God’s Sovereign Goodness
My focus in this meditation is on Ephesians 5:20—”giving thanks always and for everything to God the Father in the name of our Lord Jesus Christ”—a participial phrase that’s part of this sentence (verses 18-21):
And do not get drunk with wine, for that is debauchery, but be filled with the Spirit, addressing one another in psalms and hymns and spiritual songs, singing and making melody to the Lord with your heart, giving thanks always and for everything to God the Father in the name of our Lord Jesus Christ, submitting to one another out of reverence for Christ.
But it’s v. 20 that intrigues me: we ought to “give thanks always and for everything.” It’s not that Paul hasn’t expressed similar ideas elsewhere. For example, “Give thanks in all circumstances; for this is the will of God in Christ Jesus for you” (1 Thessalonians 5:18). And “Rejoice in the Lord always; again I will say, rejoice” (Philippians 4:4).
But apart from a robust understanding of God’s sovereignty, we could misinterpret Paul’s words in 1 Thessalonians and Philippians to mean something like this: “I’m going to give thanks and rejoice no matter what I’m going through because, as bad as my particular circumstances are, I can console myself that God has done all these other good things for me.” In other words, we think, “Things are never as bad as they seem… or at least they could be worse… or at least I don’t have it as bad as that other guy. I can always rejoice in spite of my circumstances.”
I confess that at one time in my life I would have interpreted these verses in this way. Ephesians 5:20, however doesn’t give me this option. Paul says that we should give thanks “always and for everything”—to give thanks—somehow—for the circumstances themselves, whether favorable or unfavorable.
But let’s be careful: Paul can’t be saying that we are to be thankful for evil itself. In addition to all the other God-breathed scripture about how we should hate evil, just as God hates it and will avenge it (Romans 12:19), Paul himself writes, “Abhor what is evil, hold fast to what is good” (Romans 12:9). And he tells us to “weep with those who weep” (Romans 12:15). While it’s true that “you may not grieve as others do who have no hope” (1 Thessalonians 4:13), we don’t tell our grieving brothers or sisters to buck up or snap out of it—that they don’t really have a reason to weep. Heaven forbid!
Besides, sin has a way of manipulating even perfectly good things—like God’s law (see Romans 7), family and friends, food, sex, work, and leisure—and using them to harm us… to say nothing of evil things!
So, just as the problem isn’t the thing itself—be it something good or something bad—neither is the blessing.
In fact, Paul isn’t saying that we should be thankful for anything in and of itself—only for the way in which God is using that thing for our good (which, according to Romans 8:28, he promises to always do for those of us who are in Christ).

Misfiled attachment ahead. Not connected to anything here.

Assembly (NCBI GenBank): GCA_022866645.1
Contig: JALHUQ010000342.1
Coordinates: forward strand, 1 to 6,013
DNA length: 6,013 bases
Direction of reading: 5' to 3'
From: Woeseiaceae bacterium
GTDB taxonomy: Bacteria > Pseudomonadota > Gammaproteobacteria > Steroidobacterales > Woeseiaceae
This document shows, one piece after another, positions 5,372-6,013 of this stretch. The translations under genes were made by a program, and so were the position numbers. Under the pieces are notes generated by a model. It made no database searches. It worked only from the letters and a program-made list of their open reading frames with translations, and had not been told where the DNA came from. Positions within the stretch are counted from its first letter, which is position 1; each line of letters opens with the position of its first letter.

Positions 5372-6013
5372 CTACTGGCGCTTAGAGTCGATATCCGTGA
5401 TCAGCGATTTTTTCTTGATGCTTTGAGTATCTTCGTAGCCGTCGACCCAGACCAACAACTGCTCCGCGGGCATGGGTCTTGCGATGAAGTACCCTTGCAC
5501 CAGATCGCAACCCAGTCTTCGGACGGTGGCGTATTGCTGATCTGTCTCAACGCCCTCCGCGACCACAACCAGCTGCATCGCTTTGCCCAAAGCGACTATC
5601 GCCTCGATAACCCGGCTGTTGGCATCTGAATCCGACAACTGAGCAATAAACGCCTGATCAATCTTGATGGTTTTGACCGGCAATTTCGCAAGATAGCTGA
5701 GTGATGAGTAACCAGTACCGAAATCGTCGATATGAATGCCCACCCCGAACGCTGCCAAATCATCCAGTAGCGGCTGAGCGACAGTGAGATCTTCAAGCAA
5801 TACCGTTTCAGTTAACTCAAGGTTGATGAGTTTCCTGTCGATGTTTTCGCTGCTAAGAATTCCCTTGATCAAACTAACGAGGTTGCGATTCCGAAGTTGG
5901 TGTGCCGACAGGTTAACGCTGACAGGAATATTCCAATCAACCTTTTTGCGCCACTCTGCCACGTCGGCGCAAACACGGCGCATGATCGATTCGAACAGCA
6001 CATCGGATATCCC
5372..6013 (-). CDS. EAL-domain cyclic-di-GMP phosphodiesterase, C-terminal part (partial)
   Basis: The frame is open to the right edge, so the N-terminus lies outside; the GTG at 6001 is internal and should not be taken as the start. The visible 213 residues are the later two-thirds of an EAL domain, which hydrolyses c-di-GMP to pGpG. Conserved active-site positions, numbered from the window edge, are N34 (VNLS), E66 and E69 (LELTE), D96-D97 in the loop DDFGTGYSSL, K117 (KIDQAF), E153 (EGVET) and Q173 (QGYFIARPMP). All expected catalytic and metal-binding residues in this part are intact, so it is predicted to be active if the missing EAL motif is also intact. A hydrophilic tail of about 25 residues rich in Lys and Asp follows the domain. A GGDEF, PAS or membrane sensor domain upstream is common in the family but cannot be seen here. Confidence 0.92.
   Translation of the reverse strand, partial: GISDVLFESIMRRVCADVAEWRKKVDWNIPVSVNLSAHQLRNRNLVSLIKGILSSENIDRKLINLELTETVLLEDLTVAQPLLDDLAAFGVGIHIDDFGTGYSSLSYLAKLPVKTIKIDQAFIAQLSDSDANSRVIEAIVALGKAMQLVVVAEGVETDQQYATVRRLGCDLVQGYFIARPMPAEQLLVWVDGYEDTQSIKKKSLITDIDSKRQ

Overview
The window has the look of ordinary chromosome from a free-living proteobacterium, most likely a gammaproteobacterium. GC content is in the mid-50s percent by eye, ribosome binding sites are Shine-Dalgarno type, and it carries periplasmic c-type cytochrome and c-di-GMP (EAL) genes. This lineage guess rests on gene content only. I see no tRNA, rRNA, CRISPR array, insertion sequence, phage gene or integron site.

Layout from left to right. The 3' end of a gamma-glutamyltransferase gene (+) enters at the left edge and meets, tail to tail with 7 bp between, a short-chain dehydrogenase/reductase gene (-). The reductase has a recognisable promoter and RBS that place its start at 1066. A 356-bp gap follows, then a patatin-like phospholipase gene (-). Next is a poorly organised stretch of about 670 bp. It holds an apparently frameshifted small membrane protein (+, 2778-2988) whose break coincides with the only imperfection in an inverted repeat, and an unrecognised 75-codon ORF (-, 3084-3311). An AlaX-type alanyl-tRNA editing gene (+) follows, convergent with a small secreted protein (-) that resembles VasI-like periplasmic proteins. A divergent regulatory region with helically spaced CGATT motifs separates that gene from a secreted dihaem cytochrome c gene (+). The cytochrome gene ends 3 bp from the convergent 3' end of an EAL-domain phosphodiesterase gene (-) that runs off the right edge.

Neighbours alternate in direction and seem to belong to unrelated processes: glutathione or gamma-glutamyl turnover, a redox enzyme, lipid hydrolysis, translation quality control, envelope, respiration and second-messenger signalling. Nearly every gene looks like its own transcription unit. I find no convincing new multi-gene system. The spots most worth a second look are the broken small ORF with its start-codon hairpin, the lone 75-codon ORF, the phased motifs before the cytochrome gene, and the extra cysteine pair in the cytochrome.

But if you’re like me, even with this qualification, something within you resists this idea; you imagine some “worst case scenario” in which “giving thanks always and for everything” would prove impossible.
But are you sure?
Consider these astonishing words from Acts 5:41, after the apostles were arrested and beaten for preaching Christ: “Then they [the apostles] left the presence of the council, rejoicing that they were counted worthy to suffer dishonor for the name.” Or Peter’s words from 1 Peter 4:13-14: “But rejoice insofar as you share Christ’s sufferings, that you may also rejoice and be glad when his glory is revealed. If you are insulted for the name of Christ, you are blessed, because the Spirit of glory and of God rests upon you.” Or v. 16: “Yet if anyone suffers as a Christian, let him not be ashamed, but let him glorify God in that name.”
But you may object: the suffering that Peter and the apostles endured up to that point wasn’t the worst case scenario that we can face; the worst case, or so we usually think, is death.
If so, Paul anticipates this “worst case scenario” in Philippians 1—that he would die while in prison. Yet even this, he says, is a cause for rejoicing. Why? Because “to live is Christ and to die is gain” (Philippians 1:21). Indeed, Paul writes, “Even if I am to be poured out as a drink offering upon the sacrificial offering of your faith, I am glad and rejoice with you all” (Philippians 2:17). His death, in other words, would be for his personal benefit (because he will enjoy more of Christ immediately) and for God’s glory and praise (which is Paul’s reason for living in the first place).
So even the worst case scenario would be a cause for thankfulness.
Granted, I’m not saying that it’s easy to believe this. In fact, if you’re not already a believer, I wouldn’t blame you if think that these words of Paul and the apostles are utter nonsense.
But I’m not directing these words to non-Christians; I’m directing them to myself—and to all of you Christian eavesdroppers who might also benefit from them.